|Act of Parliament
|An Act to make provision for the setting up in India of two independent dominion states, to substitute other provisions for certain provisions of the Government of India Act, 1935, which apply outside those dominions, and to provide for other matters consequential on or connected with the setting up of those Dominions.
|10 & 11 Geo. 6. c. 30
|18 July 1947
|15 August 1947
|26 January 1950 (India)
23 March 1956 (Pakistan)
|Constitution of India (India)
Constitution of Pakistan of 1956 (Pakistan)
|Text of statute as originally enacted
|Revised text of statute as amended
The Indian Independence Act 1947 (10 & 11 Geo. 6. c. 30) is an act of the Parliament of the United Kingdom that partitioned British India into the two new independent dominions of India and Pakistan. The Act received Royal Assent on 18 July 1947 and thus modern-day India and Pakistan, comprising west (modern day Pakistan) and east (modern day Bangladesh) regions, came into being on 15 August.[a]
The legislature representatives of the Indian National Congress, the Muslim League, and the Sikh community came to an agreement with Lord Mountbatten on what has come to be known as the 3 June Plan or Mountbatten Plan. This plan was the last plan for independence.
Clement Attlee, the Prime Minister of the United Kingdom, announced on 20 February 1947 that:
The 3rd June 1947 Plan was also known as the Mountbatten Plan. The British government proposed a plan, announced on 3 June 1947, that included these principles:
The Act's most important provisions were:
The Act also made provision for the division of joint property, etc. between the two new countries, including in particular the division of the armed forces.
There was much violence, and many Muslims from what would become India fled to Pakistan; and Hindus and Sikhs from what would become Pakistan fled to India. Many people left behind all their possessions and property to avoid the violence and flee to their new country.
On 25 July 1947, Mountbatten held a meeting with the Chamber of Princes, where he addressed the question of the princely states, of which there were 562. The treaty relations between Britain and the Indian States would come to an end, and on 15 August 1947 the suzerainty of the British Crown was to lapse. Mountbatten ruled out any dominion status for any of the princely states, and advised them to accede to one or the other of the dominions, India and Pakistan. Though it was technically possible for the states to remain free after 15 August, their dependence on the British government of India for defence, foreign affairs, communication and other matters rendered such freedom meaningless.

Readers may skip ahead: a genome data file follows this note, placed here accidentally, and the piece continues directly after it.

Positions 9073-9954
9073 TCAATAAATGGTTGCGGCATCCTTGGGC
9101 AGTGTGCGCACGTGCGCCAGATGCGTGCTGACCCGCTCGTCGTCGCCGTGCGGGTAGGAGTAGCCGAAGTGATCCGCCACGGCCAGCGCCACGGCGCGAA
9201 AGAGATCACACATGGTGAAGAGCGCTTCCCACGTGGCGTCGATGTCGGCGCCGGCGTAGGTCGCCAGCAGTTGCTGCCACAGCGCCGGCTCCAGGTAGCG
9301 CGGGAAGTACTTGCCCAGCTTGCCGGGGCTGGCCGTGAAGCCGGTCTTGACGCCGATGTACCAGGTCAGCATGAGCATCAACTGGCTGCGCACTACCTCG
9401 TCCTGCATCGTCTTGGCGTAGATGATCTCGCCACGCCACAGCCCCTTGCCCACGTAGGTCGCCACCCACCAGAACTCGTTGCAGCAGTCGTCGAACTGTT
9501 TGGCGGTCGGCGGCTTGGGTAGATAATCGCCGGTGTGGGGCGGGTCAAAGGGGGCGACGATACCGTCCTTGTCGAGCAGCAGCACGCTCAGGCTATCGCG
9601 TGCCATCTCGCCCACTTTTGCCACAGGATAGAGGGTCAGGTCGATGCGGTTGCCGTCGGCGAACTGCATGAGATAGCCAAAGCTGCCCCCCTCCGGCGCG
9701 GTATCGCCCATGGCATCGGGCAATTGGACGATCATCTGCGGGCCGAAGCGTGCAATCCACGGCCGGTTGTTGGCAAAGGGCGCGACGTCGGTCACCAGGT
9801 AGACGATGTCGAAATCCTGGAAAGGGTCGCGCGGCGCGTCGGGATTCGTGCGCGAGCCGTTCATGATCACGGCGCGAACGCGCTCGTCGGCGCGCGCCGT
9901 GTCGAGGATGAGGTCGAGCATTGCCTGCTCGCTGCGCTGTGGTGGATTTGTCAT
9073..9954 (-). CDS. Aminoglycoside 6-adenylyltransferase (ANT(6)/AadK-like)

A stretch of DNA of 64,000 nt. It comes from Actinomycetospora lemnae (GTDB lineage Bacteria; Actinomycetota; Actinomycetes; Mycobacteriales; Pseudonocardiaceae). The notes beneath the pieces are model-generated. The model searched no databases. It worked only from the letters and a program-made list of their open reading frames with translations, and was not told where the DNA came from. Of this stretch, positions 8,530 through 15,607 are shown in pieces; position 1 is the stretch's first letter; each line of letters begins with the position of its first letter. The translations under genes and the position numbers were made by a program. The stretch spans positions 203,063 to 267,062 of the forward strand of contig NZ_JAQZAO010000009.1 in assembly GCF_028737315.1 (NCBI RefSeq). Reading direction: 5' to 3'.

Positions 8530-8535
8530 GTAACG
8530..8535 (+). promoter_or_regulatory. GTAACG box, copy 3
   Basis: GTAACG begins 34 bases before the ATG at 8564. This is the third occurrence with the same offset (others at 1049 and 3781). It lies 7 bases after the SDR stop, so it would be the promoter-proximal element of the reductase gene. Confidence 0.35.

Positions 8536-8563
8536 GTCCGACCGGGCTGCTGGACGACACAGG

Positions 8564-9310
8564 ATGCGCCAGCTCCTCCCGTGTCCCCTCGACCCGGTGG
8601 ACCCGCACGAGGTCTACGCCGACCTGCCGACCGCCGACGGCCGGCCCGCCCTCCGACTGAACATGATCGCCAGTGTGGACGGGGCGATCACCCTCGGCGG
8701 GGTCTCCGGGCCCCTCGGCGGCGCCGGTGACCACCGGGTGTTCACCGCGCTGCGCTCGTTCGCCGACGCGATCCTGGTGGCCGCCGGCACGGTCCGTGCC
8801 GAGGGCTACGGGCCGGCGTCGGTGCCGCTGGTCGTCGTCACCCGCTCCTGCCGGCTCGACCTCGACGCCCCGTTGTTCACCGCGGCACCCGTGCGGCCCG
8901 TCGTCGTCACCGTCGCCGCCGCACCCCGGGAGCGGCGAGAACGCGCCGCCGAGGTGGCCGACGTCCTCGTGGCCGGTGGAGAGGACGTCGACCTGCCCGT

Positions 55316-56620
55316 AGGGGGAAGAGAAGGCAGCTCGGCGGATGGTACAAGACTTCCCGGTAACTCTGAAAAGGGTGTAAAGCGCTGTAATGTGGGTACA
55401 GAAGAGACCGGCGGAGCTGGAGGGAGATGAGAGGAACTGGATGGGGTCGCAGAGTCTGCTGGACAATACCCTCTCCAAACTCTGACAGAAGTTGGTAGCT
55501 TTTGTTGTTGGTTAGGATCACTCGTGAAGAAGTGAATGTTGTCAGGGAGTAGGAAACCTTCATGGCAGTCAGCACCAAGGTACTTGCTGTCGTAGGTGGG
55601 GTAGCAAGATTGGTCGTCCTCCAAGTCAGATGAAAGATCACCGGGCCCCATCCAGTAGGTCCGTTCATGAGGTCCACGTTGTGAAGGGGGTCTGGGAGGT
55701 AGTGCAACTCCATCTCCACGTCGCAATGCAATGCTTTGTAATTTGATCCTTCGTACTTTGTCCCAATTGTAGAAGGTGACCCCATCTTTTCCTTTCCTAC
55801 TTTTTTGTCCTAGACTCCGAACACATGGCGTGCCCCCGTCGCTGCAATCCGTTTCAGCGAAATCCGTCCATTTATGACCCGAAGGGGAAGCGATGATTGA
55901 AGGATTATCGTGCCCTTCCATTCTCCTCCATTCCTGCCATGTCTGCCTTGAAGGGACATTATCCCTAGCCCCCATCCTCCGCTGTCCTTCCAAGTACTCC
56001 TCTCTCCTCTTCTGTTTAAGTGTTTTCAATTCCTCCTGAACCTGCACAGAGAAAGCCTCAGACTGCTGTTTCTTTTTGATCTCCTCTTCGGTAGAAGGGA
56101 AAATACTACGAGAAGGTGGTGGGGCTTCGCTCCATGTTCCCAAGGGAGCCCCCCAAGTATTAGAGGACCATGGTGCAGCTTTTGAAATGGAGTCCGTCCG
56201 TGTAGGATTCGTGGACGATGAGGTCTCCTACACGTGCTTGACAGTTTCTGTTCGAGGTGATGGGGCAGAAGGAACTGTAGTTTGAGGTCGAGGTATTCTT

Lord Mountbatten continued as the first Governor General of independent India. Jawaharlal Nehru became the prime minister and Vallabhbhai Patel became the home minister.
Over 550 princely states, almost all of the states contiguous with the territory of India, acceded to India by 15 August. The exceptions were Junagadh, Hyderabad, and Jammu and Kashmir.
The state of Jammu and Kashmir was contiguous to both India and Pakistan, but its Hindu ruler chose to remain independent (in status quo) "for the time being". Following a Pakistani tribal invasion, he acceded to India on 26 October 1947, and the state was disputed between India and Pakistan.
The state of Junagadh initially acceded to Pakistan but faced a revolt from its Hindu population. India considered the accession of Junagadh invalid because it violated the principle of geographical contiguity of the partition, but Pakistan claimed that the maritime border of Junagadh is connected to Pakistan. Following a breakdown of law and order, its Dewan requested India to take over the administration on 8 November 1947. India conducted a referendum in the state on 20 February 1948, in which the people voted overwhelmingly to join India.
The state of Hyderabad had a majority Hindu population but also a Muslim ruler with a large Muslim minority. The Nizam of Hyderabad wanted to get Dominion status. Hyderabad elected to maintain its independence and lobbied internationally for recognition. However, it faced the pro-communist Telangana Rebellion and agitation by Indian nationalists opposed to its independence. On 13 September 1948, the Indian government launched an invasion of Hyderabad called Operation Polo. The Hyderabadi military was defeated over five days of fighting. With his state about to be over run, the Nizam signed the Instrument of Accession, joining India. The formal integration of Hyderabad into the dominion of India took place much later on January 25, 1950, when the Nizam signed the Instrument of Accession with the central government. A day later, as India became a republic on January 26, the Nizam took over as the Raj Pramukh or governor.
Further information: Princely states of Pakistan
Muhammad Ali Jinnah became the Governor-General of Pakistan, and Liaquat Ali Khan became the Prime Minister of Pakistan.
Between October 1947 and March 1948 the rulers of several Muslim-majority states signed instruments of accession to join Pakistan. These included Amb, Bahawalpur, Chitral, Dir, Kalat, Khairpur, Kharan, Las Bela, Makran, and Swat. The Khanate of Kalat initially elected to resume its independence, until 27 March 1948 when its ruler acceded to Pakistan.
The Indian Independence Act was subsequently repealed in Article 395 of the Constitution of India and in Article 221 of the Constitution of Pakistan of 1956, both constitutions being intended to bring about greater independence for the new states. Although under British law, the new constitutions did not have the legal authority to repeal the Act, the repeal was intended to establish them as independent legal systems based only on home-grown legislation. The Act has not been repealed in the United Kingdom, where it still has an effect, although some sections of it have been repealed.